- The passengers were waiting for an hour at the airport due to the delay.
- I was sleeping when the door bell rang.
Future progressive tense
This tense describes an action that will happen and be in progress in the future. Here, forms of ‘will be/shall be’ are used along with the present participle form of verb.
- I’ll be coming to help you decorate the house for the party.
- The chief guest will be arriving any time now.
Present perfect tense
This tense describes something that began in the past and has been completed or may still be going on. It makes use of the auxiliary verb ‘has / have’ as well as a past participle form of the verb.
- The child has played for an hour in the garden.
- We have finished renovating our apartment.
Past perfect tense
This tense shows an action that has happened before another action in the past. The auxiliary verb ‘had’ and a past participle is made use of.
- We had just gone out for a walk when it started raining.
- I had just finished baking the cake when the guests arrived.
Future perfect tense
This tense expresses an action that would be complete by a specific time in the future. It makes use of ‘will have’ and the past participle form of verb.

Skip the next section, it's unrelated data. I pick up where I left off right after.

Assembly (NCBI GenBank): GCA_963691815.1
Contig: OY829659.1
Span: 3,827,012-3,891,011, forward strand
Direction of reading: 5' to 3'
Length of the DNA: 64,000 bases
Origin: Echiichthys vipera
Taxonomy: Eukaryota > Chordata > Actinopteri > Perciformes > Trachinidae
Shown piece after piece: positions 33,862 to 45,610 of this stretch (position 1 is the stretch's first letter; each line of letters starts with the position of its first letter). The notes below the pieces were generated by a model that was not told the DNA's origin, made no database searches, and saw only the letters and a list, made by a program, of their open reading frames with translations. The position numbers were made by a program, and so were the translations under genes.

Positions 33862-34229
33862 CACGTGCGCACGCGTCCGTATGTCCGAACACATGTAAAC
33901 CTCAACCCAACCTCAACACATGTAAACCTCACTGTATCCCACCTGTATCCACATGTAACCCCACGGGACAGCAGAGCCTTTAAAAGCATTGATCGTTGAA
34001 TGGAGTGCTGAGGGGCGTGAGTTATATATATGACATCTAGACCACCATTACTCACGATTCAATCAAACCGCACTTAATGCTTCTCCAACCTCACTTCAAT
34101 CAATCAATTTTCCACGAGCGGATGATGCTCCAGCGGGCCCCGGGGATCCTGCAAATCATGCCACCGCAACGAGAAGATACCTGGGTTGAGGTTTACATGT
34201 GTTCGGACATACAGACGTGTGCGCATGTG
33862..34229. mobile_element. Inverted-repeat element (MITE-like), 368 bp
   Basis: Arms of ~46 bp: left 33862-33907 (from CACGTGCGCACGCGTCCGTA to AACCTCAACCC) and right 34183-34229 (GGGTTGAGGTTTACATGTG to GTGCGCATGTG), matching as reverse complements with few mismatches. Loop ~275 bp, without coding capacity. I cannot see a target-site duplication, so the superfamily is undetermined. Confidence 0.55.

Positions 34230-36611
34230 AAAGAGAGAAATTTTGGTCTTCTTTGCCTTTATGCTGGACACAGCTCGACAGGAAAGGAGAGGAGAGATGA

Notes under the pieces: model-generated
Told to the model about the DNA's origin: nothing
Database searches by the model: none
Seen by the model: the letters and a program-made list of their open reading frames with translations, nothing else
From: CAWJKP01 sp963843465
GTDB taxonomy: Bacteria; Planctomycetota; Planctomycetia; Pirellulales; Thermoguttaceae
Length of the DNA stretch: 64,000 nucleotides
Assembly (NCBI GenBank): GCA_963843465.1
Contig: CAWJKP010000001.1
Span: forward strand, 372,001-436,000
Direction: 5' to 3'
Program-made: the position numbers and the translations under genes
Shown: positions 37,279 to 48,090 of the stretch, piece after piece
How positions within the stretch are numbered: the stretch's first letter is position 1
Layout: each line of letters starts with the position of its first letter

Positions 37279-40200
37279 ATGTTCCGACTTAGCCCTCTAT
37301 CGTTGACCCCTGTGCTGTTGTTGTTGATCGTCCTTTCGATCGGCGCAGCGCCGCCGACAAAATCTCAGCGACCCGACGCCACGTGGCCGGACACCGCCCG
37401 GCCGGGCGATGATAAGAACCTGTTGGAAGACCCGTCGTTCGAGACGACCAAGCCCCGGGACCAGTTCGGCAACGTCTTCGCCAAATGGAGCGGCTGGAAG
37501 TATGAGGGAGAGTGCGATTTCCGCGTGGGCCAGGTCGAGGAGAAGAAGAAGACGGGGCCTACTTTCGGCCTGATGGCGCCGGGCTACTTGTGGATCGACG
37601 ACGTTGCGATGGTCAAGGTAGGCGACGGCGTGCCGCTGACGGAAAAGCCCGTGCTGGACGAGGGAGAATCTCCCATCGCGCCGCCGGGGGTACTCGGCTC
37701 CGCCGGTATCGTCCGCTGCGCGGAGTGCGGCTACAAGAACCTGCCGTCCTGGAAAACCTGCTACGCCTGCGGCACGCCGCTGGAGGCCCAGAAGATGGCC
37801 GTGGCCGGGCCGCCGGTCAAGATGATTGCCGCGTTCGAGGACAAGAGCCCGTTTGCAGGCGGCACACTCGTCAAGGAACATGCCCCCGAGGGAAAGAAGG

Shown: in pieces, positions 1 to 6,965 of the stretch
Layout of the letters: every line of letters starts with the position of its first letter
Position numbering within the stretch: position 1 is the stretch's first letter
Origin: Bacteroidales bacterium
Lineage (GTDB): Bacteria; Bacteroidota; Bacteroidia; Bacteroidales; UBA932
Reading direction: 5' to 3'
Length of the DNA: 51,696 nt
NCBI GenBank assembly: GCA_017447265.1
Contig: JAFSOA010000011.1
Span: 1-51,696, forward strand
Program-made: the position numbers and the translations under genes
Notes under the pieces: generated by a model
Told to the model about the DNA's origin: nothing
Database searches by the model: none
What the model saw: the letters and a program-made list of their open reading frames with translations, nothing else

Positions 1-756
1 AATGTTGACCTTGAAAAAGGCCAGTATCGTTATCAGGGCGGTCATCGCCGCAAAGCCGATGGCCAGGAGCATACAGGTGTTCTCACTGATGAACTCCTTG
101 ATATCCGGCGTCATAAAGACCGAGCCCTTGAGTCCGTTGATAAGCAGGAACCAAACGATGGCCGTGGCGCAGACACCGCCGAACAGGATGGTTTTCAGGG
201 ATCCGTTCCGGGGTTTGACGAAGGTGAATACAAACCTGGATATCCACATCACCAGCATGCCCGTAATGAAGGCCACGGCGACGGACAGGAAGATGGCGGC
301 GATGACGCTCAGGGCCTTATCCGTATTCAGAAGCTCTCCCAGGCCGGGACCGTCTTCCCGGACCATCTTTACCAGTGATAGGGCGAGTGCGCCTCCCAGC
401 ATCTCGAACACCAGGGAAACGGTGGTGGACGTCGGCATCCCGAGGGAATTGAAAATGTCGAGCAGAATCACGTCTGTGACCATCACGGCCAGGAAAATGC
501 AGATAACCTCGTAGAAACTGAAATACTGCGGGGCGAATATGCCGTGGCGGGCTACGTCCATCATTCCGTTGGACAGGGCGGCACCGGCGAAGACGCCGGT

- The electrician will have completed the wiring work by the time we reach home.
- Most of the students will have found a job by the time they graduate.
Present perfect progressive tense
This tense is used for an ongoing action that had commenced in the past. It is created by using ‘has been’ and the present participle.
- The lady has been trying to clean the dirty floor.
- The family has been searching for a good place to live in.
Past perfect progressive tense
This tense describes some action in progress in the past or something that was going on before some other action in the past. Here, ‘had been’ is used along with the present participle.
- She had been actively participating in the various competitions before the leg injury.
- He was tired as he had been working hard throughout the day.
Future perfect progressive tense
This tense expresses an action that will continue upto a certain time in the future. Here we have forms of ‘will have been’ with the present participle.
- We will have been driving for two hours by the time we reach Aunt Elizabeth’s house.
- By the end of this month, we will have been staying in this apartment for three years.
These are the verbs which are used to link the subject to the rest of the sentence without being an ‘action word’.
- She is a nice person.
- He seemed intelligent.
- The boy was hungry.
- Rita became an architect.
- The pizza tastes/appears/looks delicious.
Some verbs can be used as a linking verb as well as an ordinary verb. In the last example above, the words ‘tastes, appears, looks’ can also be used in the following ways to show action:
- I tasted the delicious ice-cream.
- She appeared for the exam in spite of being ill.
- He looked at the paintings with great interest.